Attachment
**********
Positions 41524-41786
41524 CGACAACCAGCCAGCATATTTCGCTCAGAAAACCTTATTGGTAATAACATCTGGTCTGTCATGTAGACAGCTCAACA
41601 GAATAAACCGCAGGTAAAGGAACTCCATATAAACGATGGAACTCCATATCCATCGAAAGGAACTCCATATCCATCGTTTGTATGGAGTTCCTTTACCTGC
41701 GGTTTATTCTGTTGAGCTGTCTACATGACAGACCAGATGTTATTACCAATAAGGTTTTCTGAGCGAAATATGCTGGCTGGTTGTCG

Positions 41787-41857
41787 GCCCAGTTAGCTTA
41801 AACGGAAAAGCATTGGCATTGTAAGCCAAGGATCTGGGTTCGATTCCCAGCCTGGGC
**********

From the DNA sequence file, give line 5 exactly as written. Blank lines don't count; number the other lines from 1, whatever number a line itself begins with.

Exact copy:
Positions 41787-41857